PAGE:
Propanoic Acid Lewis Structure: Drawing And Detailed Explanations

In this article we will get to know about propanoic acid lewis structure, its chemical properties, production and its applications.

Propanoic acid is a colourless, semi-volatile organic compound. It is known to be a naturally occurring carboxylic acid. Johann Gottlieb, an Austrian scientist, found that propanoic acid is present in the results of sugar breakdown in the early nineteenth century.

This acid is thought to form spontaneously as a result of a process known as fermentation reaction, in which bacteria digest sugar molecules such as glucose. The carboxyl group COOH, which is a mixture of the hydroxyl group OH and the carbonyl group C=O, is the functional group of propanoic acid.

  1. Propanoic Acid Formulas
  2. Chemical Properties of Propionic Acid
  3. Propionic Acid Production
  4. Uses of Propionic Acid

1. Propanoic Acid Formulas:

Propanoic acid’s molecular formula may be deduced by first recalling the International Union of Pure and Applied Chemistry (IUPAC) naming standards and looking at the compound’s systematic name. The prefix prop- indicates that there are three carbon atoms in total. The suffix -oic acid denotes the presence of a carboxylic acid in the chemical. As previously stated, the carboxylic acid group is made up of a carbonyl and hydroxyl group. With all of this information, we may determine that the propanoic acid formula is C3H6O2. To clearly display the carboxyl group, reformatting the formula to C2H5COOH would be more acceptable. The chemical formula can be written as CH3CH2COOH in extended form.

Propanoic acid has three carbon atoms, six hydrogen atoms, and two oxygen atoms in its molecules, as seen by its chemical formula.

Simple structure of propanoic acid from wikipedia
propanoic acid lewis structure
Lewis structure of propanoic acid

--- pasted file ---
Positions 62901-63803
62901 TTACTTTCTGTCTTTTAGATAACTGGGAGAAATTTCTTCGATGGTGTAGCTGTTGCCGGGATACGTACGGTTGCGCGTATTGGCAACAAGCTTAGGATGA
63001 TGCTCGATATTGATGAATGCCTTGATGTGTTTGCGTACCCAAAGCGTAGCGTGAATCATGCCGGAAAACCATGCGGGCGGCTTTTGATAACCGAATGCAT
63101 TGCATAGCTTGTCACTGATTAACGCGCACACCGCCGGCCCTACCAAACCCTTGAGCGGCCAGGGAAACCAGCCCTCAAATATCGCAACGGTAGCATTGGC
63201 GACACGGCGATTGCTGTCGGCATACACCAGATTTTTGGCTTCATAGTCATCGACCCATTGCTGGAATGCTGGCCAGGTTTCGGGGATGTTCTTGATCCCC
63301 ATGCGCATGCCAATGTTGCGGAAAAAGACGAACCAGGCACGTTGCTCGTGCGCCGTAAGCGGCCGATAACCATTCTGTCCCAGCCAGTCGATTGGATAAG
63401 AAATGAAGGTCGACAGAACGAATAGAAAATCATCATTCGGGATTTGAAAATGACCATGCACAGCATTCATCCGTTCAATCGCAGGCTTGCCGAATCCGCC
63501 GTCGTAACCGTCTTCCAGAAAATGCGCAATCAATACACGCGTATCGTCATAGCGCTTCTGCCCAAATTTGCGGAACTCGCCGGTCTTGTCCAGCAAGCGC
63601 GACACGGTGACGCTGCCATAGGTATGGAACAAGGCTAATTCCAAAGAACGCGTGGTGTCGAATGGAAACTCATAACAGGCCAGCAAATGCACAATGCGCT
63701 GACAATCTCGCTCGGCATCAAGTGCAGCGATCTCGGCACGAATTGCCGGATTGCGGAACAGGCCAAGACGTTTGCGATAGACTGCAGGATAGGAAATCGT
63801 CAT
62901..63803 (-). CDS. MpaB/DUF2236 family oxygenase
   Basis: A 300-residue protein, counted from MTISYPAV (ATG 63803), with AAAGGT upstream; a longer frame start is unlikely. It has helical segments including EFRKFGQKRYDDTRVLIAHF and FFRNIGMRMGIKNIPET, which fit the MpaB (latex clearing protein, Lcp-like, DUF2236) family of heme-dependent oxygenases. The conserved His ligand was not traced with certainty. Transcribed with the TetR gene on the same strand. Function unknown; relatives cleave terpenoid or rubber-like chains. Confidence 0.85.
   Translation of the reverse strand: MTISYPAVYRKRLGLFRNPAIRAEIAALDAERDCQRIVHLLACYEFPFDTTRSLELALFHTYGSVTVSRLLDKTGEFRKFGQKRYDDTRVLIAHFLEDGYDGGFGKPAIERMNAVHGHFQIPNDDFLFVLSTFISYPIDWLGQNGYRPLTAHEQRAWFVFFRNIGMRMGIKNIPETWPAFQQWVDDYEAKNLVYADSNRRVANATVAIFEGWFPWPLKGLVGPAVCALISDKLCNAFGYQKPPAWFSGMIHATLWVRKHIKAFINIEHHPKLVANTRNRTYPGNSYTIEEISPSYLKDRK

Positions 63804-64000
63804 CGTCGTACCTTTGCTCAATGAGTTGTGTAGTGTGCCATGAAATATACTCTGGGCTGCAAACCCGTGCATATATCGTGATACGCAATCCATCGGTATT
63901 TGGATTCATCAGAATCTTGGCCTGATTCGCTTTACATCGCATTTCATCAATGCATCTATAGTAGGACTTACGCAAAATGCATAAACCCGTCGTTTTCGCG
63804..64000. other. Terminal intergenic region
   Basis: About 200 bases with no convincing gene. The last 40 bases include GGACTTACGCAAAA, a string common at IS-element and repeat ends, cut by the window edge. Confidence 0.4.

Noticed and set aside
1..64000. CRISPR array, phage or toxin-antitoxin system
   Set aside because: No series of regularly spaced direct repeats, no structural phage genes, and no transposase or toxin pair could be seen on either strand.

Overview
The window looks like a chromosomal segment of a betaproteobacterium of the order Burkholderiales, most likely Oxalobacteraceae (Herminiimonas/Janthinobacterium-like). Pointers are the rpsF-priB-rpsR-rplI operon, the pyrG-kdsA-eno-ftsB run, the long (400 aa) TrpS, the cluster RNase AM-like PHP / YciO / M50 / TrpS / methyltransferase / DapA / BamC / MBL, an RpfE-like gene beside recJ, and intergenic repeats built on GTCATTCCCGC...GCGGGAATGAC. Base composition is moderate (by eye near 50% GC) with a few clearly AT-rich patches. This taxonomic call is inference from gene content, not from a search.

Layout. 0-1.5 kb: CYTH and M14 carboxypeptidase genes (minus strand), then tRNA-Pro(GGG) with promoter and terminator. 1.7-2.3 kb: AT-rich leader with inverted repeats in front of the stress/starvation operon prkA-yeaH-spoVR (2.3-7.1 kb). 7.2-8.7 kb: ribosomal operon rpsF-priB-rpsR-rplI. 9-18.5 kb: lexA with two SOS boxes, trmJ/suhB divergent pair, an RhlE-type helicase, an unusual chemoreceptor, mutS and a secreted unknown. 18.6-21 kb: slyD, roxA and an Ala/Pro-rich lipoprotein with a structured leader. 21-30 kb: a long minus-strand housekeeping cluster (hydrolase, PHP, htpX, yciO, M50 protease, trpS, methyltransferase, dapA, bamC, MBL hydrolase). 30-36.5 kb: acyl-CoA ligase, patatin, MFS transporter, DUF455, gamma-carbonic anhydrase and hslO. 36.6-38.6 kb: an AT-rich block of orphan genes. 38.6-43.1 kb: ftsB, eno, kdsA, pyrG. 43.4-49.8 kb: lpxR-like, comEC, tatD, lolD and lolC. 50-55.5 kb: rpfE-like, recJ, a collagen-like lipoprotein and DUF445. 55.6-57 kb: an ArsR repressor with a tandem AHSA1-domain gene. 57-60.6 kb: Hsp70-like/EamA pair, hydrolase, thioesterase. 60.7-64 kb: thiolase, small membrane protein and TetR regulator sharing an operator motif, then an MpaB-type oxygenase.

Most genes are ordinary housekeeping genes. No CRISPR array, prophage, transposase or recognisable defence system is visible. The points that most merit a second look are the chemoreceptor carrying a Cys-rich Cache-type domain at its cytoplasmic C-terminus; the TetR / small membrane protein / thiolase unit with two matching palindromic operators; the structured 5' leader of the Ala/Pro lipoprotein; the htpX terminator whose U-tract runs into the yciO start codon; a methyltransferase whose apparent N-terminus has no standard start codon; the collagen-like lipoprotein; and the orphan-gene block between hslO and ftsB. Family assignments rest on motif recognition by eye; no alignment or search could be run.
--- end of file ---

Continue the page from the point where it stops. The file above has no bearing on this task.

2. Chemical Properties of Propionic Acid:

Chemical formulaC3H6O2 or CH3CH2COOH
Molecular weight74.079 g/mol
Density0.98797 g/cm3
Chemical namesPropanoic Acid Ethanecarboxylic acid
Boiling point141.15 °C
Melting point−20.5 °C
Crystal structureMonoclinic

3. Propionic Acid Production:

When bacteria digest carbohydrates like glucose, propionic or propanoic acid is generated. In a fermentation process, propionic bacteria present in sweat glands and the intestines generate propionic acid and carbon dioxide. Fermentation of a maize meal mash is one of the industrial biological methods used to make the chemical. Other mixed acid fermentations, which create a variety of acids, are also employed.

Petrochemical reactions are used in non-biological production. Carbon monoxide, ethylene, and steam are used in the Reppe process, whereas carbon monoxide and ethanol are used in the Lardon process. While chemical reactions still account for the majority of global industrial output, rising usage of the acid and the high cost of petrochemicals have led to a greater emphasis on low-cost biological processes.

4. Uses of Propionic Acid:

Propionic acid, along with its salts, inhibits the growth of fungi and moulds and can be utilised as a taste ingredient in some foods. Its use in a wide range of goods has grown in recent years, with new uses in industrial processes, cosmetics, and pharmaceuticals.

Propionic acid has long been used to prevent mould formation in bread and baked items, and it is also routinely applied on the surface of cheeses for the same purpose. Its applications have lately expanded to include packaged foods, where it is also employed as a flavouring ingredient. It is presently utilised in the manufacturing of plastics, pesticides, and rubber. Mold spores may be killed by dipping containers in a solution, and it’s a frequent mould protection product. Food contains 0.3 to 0.4 percent propionic acid, which is naturally digested, adding just a minor amount to the previously existent propionic acid in the stomach.

One reason for its growing popularity is the high level of confidence in its safety in food and cosmetics. Because it exists naturally on the skin and in the gastrointestinal tract, the risk of adding minuscule quantities to the levels already present is negligible. Propionic acid has become an essential aspect in the search for acceptable food additives that keep items fresh and increase flavour.

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